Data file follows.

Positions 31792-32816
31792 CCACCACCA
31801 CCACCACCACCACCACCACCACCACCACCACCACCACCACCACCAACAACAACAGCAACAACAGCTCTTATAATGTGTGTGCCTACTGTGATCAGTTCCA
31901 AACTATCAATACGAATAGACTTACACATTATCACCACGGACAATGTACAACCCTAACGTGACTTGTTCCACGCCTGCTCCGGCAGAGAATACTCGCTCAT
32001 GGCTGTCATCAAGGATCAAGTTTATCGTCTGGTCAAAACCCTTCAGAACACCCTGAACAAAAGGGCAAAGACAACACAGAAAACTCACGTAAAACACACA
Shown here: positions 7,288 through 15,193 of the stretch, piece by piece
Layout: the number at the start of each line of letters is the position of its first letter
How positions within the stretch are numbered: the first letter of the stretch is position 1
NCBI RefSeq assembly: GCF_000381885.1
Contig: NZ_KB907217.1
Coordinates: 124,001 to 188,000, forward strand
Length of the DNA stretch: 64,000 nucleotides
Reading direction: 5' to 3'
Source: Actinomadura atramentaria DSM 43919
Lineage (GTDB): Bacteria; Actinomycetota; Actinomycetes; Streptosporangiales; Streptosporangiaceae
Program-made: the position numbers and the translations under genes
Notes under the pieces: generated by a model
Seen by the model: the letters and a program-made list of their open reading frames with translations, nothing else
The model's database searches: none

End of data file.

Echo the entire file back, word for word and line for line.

Positions 31792-32816
31792 CCACCACCA
31801 CCACCACCACCACCACCACCACCACCACCACCACCACCACCACCAACAACAACAGCAACAACAGCTCTTATAATGTGTGTGCCTACTGTGATCAGTTCCA
31901 AACTATCAATACGAATAGACTTACACATTATCACCACGGACAATGTACAACCCTAACGTGACTTGTTCCACGCCTGCTCCGGCAGAGAATACTCGCTCAT
32001 GGCTGTCATCAAGGATCAAGTTTATCGTCTGGTCAAAACCCTTCAGAACACCCTGAACAAAAGGGCAAAGACAACACAGAAAACTCACGTAAAACACACA
Shown here: positions 7,288 through 15,193 of the stretch, piece by piece
Layout: the number at the start of each line of letters is the position of its first letter
How positions within the stretch are numbered: the first letter of the stretch is position 1
NCBI RefSeq assembly: GCF_000381885.1
Contig: NZ_KB907217.1
Coordinates: 124,001 to 188,000, forward strand
Length of the DNA stretch: 64,000 nucleotides
Reading direction: 5' to 3'
Source: Actinomadura atramentaria DSM 43919
Lineage (GTDB): Bacteria; Actinomycetota; Actinomycetes; Streptosporangiales; Streptosporangiaceae
Program-made: the position numbers and the translations under genes
Notes under the pieces: generated by a model
Seen by the model: the letters and a program-made list of their open reading frames with translations, nothing else
The model's database searches: none